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Signs and Symptoms of OCD

Obsessive Compulsive Disorder or OCD is an anxiety disorder marked by repetitive or ritualistic behavior that can be debilitating for children who suffer from it. While all children experience some anxiety at different times, when negative thoughts and obsessions prevent children from participating in and enjoying every day life it can become a disorder.

Children with OCD may become obsessed with germs, illness, certain numbers, or religion, among other topics. These obsessive thought patterns can lead to repetitive rituals that children feel they must complete to prevent something bad from happening. For example, children with the disorder may feel they need to wash their hands a certain number of times to keep the family safe from dangerous germs or feel they need to count tasks or objects a certain number of times to keep something bad from happening to themselves or those they love. While rituals may give the child a temporary sense of relief, soon enough he or she will have to repeat it. Thus a regular recurrence of intrusive thoughts and behaviors begins. Find below some common compulsions in kids and teens with OCD according to Kids Health:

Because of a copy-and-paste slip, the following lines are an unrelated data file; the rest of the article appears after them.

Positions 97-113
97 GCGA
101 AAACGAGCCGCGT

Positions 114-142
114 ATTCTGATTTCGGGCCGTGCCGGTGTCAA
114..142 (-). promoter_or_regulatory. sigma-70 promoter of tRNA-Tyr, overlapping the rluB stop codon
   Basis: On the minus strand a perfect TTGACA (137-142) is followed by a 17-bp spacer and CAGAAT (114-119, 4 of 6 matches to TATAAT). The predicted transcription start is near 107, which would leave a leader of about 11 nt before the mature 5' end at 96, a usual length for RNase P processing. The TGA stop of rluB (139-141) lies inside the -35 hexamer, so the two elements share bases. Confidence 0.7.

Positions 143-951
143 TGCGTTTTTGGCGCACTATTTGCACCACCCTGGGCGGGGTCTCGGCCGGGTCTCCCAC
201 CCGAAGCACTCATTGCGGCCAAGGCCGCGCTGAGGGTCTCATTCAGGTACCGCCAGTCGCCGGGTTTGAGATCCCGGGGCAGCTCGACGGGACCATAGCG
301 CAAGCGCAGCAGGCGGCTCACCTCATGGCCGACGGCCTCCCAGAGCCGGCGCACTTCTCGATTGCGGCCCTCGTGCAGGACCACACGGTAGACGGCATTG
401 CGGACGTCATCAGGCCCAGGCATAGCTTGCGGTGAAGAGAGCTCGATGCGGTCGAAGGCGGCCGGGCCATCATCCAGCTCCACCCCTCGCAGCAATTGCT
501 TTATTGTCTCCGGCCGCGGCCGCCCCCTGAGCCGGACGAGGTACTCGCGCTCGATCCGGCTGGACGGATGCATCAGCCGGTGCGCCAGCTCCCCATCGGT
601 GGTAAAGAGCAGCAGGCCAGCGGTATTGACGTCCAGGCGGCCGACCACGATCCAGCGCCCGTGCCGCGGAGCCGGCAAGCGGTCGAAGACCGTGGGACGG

• grooming rituals like obsessive showering, teeth brushing, or hand washing
  • repeating rituals like going in and out, rereading, erasing, and rewriting
  • checking rituals like making sure a door is locked or checking homework repeatedly
  • ordering rituals like arranging objects over and over
  • counting rituals like having to complete a task a certain number of times
  • hoarding objects of no apparent value
  • cleaning rituals related to the home or other objects

Adults and children with OCD generally recognize that their obsessions and rituals are a product of their mind and not based in reality. For diagnosis, the repetitive rituals should be aimed at preventing something bad from happening and must be present for at least an hour each day. This is different than a person with Asperger Syndrome (ASD) who may have similar rituals and repetitive habits, but these behaviors aren't aimed at preventing a negative outcome and instead offer a sense of order and control.

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